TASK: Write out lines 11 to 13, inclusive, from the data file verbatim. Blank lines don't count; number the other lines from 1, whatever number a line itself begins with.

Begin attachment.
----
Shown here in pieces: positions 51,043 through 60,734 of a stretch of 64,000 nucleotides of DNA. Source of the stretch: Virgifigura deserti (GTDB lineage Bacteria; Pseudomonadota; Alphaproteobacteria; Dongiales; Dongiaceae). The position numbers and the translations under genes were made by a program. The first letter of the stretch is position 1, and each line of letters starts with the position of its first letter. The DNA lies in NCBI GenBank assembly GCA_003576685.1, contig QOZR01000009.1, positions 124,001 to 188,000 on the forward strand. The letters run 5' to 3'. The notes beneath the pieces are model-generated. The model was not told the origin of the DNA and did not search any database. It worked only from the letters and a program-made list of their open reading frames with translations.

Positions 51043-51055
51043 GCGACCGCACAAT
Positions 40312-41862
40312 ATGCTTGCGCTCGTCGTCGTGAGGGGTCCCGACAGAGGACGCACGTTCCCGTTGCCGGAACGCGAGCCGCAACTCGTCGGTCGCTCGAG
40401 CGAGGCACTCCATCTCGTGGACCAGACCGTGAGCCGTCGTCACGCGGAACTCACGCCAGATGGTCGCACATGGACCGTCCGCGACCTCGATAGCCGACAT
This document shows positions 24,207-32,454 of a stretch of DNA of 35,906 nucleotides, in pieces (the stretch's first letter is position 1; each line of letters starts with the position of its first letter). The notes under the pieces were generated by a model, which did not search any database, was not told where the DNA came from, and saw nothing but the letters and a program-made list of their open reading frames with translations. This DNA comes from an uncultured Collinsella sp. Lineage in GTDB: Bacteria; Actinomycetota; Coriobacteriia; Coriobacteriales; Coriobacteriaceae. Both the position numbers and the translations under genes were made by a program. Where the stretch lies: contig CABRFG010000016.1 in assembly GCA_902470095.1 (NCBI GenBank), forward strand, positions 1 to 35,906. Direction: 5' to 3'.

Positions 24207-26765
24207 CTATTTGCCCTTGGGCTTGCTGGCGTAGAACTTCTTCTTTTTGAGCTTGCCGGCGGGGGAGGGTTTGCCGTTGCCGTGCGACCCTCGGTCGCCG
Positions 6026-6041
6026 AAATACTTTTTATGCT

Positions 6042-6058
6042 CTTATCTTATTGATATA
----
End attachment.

6026 AAATACTTTTTATGCT

Positions 6042-6058
6042 CTTATCTTATTGATATA